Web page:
The call came as midnight approached on Halloween of 2010 — my first as a high schooler and last as a trick-or-treater. The raspy voice was unmistakable. I had seen all of her movies. And, like many people, I could not escape the 24/7 reporting by the tabloids, in gleeful and schadenfreude fashion, of her troubles.
I am not breaching any confidence or revealing what is not already known. Even the mainstream media reported that, in October 2010, she was at the Betty Ford Center. My mother was also there.
Earlier that evening, I helped my 8-year-old brother with his costume. I had also decided to go trick-or-treating. At a certain point, it becomes creepy and somewhat unnatural for teenagers to still be doing that. After all, the spookier and scarier world is that of high school and late adolescence.
That particular Halloween, though, had taken on an inexplicable importance to me — perhaps as a last grasp at what, in reality, was long since gone.
The years leading up to that night were marked by the addictions of my mother, the embarrassment and chaos she caused and the loneliness of needing, but not having her. Painful to watch and even more painful to experience, I had to grow up fast. Finally, as I started ninth grade, my mother left for California and a chance at sobriety.
The phone rang twice before I could get to it, but I already knew who it was by the caller ID: “Eisenhower Medical Center,” the cover for the Betty Ford Center.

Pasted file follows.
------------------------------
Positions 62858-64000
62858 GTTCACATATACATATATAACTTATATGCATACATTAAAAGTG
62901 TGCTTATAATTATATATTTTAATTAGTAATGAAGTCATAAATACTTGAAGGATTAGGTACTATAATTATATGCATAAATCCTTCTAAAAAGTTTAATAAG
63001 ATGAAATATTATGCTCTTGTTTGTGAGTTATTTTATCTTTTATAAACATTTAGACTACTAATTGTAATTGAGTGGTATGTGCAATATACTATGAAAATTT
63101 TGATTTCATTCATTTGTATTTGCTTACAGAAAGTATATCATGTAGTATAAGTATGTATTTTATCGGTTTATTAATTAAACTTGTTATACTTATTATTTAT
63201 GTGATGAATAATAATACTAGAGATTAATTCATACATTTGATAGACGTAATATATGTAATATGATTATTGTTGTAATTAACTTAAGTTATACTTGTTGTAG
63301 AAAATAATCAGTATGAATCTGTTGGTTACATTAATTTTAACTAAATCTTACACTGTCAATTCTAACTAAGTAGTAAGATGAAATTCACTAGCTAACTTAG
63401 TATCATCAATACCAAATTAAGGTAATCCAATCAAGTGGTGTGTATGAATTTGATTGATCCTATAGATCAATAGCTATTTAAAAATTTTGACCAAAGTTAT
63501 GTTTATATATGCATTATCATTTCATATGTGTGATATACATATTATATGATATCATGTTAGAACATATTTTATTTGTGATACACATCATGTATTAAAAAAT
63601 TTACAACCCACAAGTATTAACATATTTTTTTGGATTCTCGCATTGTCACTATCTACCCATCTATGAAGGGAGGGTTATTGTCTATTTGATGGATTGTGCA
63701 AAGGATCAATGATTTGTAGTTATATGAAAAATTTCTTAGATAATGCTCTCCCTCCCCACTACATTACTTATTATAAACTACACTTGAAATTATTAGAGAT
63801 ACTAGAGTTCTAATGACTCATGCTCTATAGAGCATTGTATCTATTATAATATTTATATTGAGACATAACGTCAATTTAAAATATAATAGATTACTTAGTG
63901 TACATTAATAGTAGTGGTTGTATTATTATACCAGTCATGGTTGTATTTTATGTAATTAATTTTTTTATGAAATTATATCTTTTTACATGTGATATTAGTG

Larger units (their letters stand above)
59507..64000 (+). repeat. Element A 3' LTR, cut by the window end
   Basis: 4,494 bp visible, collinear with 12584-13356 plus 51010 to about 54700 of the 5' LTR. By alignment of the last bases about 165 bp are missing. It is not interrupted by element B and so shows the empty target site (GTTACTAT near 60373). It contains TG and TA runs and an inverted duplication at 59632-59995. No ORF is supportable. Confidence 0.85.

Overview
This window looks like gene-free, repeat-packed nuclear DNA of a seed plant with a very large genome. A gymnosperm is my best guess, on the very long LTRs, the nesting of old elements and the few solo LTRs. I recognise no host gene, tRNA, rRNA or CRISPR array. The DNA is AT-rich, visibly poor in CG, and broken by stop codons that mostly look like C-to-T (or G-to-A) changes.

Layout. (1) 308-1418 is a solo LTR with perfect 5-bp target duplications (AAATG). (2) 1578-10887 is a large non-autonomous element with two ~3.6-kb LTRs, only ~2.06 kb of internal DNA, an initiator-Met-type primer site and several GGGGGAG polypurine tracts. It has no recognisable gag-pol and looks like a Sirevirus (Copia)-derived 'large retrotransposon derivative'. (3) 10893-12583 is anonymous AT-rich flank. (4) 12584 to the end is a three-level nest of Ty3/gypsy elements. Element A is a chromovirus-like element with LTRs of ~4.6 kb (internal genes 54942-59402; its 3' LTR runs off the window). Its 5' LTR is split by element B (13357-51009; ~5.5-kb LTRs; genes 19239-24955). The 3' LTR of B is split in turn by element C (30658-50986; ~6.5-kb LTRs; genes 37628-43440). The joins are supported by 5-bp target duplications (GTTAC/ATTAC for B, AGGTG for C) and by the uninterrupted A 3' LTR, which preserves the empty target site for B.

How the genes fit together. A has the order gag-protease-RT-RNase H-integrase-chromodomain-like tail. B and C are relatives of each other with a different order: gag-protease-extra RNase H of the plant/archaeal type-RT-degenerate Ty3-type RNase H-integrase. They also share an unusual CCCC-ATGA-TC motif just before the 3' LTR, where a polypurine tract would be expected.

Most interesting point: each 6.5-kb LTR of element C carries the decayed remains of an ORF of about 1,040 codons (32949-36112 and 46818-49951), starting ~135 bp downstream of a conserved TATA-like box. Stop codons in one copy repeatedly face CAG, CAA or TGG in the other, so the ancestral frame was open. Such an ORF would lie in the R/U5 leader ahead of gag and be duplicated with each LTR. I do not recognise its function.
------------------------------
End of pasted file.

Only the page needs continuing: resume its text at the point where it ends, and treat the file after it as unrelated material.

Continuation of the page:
I was not anxious to talk to my mother just then. It had been a fun evening and probably my last, I knew, going to people’s homes and asking for candy. I wanted to savor the moment for as long as possible.
On the third ring, I picked up the phone. The voice said: “Hello, Maeve. This is Lindsay Lohan.”
The conversation was brief and, before she passed the phone to my mother, she said: “I just love your mom … and I want you to know that she will be home very soon.”
That was kind of her. A famous film star telling me that she loved my mother when I found it so difficult to do so.
Wherever one lands on the spectrum from plain bad behavior to a disease, I struggled with how my mother, both a medical doctor and a lawyer, could lose her way and choose alcohol and drugs over family life and healthy pursuits.
Over the remainder of that year, and afterwards, I came to appreciate how good an actress Lindsay Lohan really is. She said what all the other adults had been saying. She knew what I wanted to hear and convinced me, for a time, that there would be a quick ending to all of this. Yet, on that brief call, we both must have known that there would be no quick homecoming.
The hard part was that no one really knew what was going to happen. Addiction is an unpredictable thing. So, too, is the road to recovery. Both are tricky, fraught with relapse, continual disappointment and damage done. Still, I often found myself telling my brother what I could not know (but wished to believe) about our mother’s efforts at recovery.
Months after the phone call, my mother wasn’t home. She floated in and out, before getting cited for DUI two days before Christmas and going on to more rehabs. Sobriety finally came, but at a steep price.
That Halloween, as I put my costume away and took a final bite of candy, I had already begun my transition to adulthood. I knew what I needed to do, and not do. I also realized that no one — not my dad, my siblings, my friends, my teachers, my coaches, my neighbors nor Lindsay Lohan — would be able to help me more than myself.
Maeve McAllister just graduated from The Ellis School in Shadyside and will be a freshman at Wellesley College in the fall. Her mother is four years into recovery and is medical director of psychiatry for a large hospital-based physician’s group in Pennsylvania. She is active in physician recovery.